Guest blog: A letter from Gerhard von Hasseln to a disillusioned fellow hunter!

For introduction I mention that I have read your articles in the Man Magazine for which over the years I have also written some articles which were published. I arrived in South Africa in 1957 starting as a learner wool buyer. As a farewell present my father gave me a 9.3 x 62 rifle with which I shot my first bushbuck ram on a farm near Kei Road. I have hunted in six African countries though nowhere near as extensively as yourself.

Since I arrived I regret having to admit that the ethics of hunting in South Africa has deteriorated beyond repair. Thousands of miles of game fences and the breeding of captive game animals has made a joke of ethical hunting. I can understand that you are fed-up with it. Most European hunters have by now heard what is happening and stay at home rather than being ridiculed by their hunting friends. I recently read an article in a German hunting magazine where statistics were published. The number of European hunters visiting South Africa has dropped by around 70%. Along the coast between Port Elizabeth and East London where there is one game farm next to another, some have reverted back to farming with cattle for lack of clients. From now on the situation should improve but what cannot be rectified is the lack of ethics on the part of many South African game farmers. Is there any light at the end of the tunnel? Yes, Namibia with their strict hunting regulations has taken a share of clients who normally would have hunted in South Africa. Let me continue, last year I received a DVD from my brother-in-law in Germany, in which a lady posed as a lion hunter and visited various farms in South Africa where lions were kept in small enclosures. One lion farmer even issued a price list where lions could be selected according to their looks. I cringed when I saw these pictures. What has happened to hunting? And why does the Government not put a stop to it?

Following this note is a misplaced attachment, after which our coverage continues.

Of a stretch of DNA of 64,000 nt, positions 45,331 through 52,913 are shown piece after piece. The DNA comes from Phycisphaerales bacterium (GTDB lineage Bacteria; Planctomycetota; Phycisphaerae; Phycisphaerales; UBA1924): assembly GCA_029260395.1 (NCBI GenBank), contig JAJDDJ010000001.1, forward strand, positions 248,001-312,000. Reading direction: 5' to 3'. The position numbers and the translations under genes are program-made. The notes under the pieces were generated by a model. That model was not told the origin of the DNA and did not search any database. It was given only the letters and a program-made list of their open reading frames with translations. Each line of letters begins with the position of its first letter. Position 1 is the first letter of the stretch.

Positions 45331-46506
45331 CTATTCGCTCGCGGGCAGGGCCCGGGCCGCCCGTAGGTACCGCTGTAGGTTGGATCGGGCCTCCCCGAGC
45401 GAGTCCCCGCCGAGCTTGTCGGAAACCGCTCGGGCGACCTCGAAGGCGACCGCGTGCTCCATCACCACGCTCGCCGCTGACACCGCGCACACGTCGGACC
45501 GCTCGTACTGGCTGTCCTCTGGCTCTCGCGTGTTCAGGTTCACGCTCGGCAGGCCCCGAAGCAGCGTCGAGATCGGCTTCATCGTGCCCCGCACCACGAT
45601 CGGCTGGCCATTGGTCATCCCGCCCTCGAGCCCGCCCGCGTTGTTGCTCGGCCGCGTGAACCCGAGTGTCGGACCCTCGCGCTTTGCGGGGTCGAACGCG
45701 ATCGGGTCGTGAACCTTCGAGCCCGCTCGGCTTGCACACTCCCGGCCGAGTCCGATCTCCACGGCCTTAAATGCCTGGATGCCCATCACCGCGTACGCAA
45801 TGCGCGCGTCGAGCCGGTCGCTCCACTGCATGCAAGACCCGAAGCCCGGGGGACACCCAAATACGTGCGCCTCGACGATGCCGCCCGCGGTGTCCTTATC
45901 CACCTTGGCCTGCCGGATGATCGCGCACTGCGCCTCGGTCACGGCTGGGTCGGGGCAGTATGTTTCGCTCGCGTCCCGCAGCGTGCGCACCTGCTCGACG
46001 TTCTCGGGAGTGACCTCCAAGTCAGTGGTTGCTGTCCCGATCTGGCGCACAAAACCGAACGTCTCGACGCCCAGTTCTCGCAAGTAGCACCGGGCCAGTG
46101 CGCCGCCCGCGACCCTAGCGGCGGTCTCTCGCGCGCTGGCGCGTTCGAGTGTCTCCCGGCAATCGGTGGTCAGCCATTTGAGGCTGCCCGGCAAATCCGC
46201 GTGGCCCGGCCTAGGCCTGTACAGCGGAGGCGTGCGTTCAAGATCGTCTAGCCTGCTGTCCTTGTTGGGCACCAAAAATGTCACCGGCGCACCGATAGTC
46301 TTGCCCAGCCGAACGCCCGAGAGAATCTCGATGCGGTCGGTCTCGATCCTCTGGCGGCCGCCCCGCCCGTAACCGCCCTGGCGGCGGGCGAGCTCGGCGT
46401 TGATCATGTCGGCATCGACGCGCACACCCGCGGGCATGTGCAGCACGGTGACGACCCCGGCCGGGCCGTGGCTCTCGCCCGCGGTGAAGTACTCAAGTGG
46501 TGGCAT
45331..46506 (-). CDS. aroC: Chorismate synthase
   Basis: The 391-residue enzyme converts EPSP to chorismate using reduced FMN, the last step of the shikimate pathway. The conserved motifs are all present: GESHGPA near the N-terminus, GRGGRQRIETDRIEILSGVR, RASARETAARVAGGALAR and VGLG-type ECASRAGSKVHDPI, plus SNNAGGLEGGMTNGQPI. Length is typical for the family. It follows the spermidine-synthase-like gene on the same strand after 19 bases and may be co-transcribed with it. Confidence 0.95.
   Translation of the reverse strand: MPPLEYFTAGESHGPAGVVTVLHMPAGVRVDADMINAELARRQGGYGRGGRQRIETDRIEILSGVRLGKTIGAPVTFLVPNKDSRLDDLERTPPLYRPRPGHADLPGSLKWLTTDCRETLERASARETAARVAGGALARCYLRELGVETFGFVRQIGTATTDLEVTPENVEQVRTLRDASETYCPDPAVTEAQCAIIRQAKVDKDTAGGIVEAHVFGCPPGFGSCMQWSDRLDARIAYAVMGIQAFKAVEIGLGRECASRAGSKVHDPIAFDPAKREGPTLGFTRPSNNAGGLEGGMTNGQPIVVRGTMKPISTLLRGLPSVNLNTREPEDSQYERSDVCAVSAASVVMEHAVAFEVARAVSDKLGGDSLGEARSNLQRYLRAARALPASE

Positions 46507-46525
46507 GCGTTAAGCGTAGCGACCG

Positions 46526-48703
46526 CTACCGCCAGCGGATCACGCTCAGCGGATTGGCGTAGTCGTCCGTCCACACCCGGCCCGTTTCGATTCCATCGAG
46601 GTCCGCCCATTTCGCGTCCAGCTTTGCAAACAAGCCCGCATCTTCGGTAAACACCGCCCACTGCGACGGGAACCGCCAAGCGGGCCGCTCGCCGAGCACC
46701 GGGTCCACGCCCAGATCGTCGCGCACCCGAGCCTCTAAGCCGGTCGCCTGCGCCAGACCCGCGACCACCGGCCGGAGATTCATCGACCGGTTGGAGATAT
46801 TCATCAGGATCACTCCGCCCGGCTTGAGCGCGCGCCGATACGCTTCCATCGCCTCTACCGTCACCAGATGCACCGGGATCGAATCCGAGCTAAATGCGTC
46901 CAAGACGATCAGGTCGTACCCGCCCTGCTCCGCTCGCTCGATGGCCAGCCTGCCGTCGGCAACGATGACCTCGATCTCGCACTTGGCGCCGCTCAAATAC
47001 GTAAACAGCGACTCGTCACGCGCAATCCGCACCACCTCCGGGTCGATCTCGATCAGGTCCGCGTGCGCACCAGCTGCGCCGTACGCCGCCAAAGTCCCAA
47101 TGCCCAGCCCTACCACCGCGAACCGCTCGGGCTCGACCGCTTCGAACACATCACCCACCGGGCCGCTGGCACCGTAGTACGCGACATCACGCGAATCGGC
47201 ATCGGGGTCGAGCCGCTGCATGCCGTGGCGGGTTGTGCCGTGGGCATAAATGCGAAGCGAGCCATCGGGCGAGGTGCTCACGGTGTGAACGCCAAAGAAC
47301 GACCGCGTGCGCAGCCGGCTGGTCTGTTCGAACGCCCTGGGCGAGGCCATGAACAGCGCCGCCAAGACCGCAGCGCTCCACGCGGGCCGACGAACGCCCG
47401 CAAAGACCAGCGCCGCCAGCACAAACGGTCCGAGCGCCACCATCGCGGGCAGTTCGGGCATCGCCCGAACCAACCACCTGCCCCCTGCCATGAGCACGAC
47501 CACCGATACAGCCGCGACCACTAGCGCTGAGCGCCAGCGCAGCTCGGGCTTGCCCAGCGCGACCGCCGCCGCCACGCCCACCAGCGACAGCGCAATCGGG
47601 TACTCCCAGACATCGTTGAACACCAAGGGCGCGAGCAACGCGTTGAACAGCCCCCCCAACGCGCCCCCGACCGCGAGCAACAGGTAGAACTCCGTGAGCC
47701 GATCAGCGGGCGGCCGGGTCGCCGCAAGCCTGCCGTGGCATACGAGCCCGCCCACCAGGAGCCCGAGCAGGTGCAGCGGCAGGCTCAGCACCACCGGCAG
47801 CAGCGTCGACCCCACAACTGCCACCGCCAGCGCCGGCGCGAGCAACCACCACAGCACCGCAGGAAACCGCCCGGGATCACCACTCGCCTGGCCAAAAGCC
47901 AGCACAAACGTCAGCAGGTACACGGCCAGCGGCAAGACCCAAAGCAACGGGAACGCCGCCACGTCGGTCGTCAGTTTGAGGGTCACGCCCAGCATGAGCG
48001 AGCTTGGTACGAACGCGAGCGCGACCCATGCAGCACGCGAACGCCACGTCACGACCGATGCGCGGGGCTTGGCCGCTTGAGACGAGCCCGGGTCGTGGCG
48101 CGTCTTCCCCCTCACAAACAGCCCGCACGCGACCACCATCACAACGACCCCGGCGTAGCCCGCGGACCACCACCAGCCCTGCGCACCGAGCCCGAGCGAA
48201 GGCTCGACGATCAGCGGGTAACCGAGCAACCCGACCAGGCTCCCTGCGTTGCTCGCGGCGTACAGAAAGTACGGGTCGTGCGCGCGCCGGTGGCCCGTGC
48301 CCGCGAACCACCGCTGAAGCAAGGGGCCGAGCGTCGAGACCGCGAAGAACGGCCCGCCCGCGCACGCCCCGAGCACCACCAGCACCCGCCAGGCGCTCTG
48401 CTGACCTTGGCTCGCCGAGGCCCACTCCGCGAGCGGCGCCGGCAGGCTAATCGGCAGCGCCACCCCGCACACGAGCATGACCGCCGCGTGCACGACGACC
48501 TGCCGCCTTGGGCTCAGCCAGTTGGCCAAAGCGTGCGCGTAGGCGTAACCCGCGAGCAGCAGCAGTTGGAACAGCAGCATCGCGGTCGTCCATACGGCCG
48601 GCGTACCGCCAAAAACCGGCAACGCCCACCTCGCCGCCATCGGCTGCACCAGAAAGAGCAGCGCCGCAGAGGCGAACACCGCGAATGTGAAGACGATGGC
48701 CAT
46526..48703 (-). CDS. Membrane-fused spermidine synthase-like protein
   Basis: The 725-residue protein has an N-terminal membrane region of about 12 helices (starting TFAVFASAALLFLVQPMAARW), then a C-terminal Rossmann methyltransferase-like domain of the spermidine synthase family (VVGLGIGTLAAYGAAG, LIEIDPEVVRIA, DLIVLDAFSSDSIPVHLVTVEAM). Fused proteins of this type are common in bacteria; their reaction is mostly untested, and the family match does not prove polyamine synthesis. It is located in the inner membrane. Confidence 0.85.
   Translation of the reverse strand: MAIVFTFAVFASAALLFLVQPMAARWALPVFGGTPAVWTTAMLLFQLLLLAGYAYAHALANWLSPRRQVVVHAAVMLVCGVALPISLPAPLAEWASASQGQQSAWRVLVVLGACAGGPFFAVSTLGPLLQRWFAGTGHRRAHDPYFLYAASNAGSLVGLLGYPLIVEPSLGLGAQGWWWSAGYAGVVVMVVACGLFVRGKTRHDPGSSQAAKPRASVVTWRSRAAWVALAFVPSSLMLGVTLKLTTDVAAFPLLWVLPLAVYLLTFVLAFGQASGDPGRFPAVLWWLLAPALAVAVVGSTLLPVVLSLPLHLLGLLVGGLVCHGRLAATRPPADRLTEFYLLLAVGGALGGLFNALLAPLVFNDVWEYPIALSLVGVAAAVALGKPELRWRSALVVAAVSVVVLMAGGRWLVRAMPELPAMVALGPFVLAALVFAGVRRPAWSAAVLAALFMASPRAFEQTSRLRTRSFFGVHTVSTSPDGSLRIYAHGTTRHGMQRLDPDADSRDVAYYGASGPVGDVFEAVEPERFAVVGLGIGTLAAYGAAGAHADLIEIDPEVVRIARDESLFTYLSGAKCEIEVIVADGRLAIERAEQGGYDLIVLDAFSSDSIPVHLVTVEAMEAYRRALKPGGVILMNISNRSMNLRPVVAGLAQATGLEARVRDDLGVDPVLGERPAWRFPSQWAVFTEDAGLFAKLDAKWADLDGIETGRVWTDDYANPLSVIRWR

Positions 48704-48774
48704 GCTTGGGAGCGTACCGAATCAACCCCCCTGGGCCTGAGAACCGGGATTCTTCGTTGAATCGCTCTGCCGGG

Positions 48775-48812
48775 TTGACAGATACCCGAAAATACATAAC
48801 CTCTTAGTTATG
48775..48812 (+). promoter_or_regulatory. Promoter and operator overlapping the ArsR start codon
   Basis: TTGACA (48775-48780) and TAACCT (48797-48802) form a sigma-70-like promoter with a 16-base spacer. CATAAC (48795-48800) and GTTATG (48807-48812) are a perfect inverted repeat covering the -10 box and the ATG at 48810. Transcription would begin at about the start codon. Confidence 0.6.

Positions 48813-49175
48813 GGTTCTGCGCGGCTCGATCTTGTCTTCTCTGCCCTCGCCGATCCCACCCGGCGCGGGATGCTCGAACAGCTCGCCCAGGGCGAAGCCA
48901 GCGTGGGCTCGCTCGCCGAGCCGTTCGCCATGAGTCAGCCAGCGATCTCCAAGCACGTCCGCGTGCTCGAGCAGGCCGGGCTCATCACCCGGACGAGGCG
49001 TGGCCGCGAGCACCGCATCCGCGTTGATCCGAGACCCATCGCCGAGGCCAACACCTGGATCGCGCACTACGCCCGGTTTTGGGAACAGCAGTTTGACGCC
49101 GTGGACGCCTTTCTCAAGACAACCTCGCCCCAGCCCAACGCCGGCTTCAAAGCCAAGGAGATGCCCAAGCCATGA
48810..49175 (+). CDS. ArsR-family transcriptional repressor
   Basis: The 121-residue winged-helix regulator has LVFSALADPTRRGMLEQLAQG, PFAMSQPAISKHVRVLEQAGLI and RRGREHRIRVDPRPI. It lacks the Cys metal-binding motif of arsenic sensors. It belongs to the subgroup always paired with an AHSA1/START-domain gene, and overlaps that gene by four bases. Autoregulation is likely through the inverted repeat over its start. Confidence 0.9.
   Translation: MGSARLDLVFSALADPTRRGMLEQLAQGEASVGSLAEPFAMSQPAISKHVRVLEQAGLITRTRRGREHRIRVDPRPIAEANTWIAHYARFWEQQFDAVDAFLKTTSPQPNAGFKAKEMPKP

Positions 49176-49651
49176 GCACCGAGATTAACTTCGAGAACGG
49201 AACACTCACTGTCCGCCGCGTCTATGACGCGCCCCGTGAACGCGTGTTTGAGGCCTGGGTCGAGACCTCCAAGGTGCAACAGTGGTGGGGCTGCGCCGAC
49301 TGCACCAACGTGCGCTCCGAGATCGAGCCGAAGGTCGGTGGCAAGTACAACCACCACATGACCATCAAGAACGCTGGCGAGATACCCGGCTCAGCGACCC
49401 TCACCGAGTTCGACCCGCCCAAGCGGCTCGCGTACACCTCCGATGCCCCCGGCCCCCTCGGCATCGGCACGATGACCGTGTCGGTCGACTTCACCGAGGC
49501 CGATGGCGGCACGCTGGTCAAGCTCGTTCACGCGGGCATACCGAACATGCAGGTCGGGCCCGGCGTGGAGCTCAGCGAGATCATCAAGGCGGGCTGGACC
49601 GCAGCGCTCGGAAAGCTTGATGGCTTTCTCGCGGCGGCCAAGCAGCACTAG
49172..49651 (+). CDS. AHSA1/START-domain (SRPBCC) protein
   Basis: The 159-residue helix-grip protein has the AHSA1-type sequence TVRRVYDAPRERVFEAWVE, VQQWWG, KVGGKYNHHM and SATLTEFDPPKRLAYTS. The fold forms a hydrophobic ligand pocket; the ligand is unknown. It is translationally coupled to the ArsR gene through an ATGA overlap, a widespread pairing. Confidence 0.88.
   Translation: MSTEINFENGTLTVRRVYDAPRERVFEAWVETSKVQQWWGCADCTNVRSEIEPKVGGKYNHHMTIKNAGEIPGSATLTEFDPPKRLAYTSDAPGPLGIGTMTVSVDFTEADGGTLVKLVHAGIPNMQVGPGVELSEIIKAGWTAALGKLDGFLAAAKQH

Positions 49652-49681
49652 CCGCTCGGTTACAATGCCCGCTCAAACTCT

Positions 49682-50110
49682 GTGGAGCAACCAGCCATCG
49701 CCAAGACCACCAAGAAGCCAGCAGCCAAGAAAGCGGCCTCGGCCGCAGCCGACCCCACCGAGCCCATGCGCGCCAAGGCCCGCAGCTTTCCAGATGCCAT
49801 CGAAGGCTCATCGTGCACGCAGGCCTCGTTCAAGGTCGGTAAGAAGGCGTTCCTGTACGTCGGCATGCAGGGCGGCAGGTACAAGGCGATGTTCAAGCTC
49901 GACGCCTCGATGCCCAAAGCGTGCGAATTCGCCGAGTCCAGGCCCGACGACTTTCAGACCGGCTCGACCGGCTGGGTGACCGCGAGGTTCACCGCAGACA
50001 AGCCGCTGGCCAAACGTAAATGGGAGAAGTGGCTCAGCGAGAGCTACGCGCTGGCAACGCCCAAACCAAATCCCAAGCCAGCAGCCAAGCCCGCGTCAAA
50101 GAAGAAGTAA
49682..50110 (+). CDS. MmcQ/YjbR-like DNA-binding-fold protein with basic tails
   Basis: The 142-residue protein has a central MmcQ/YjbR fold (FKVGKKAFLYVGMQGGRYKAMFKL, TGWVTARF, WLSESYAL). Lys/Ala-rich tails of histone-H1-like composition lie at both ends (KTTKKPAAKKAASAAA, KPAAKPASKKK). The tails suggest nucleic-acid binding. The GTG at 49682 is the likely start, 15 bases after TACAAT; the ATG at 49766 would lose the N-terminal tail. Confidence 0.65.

You have taken the matter to heart and should perhaps allow for human failure. I suggest that you wipe the slate clean, keep one or two rifles and enjoy a morning walk in the Karoo, perhaps to a place where you can hunt a few dassies.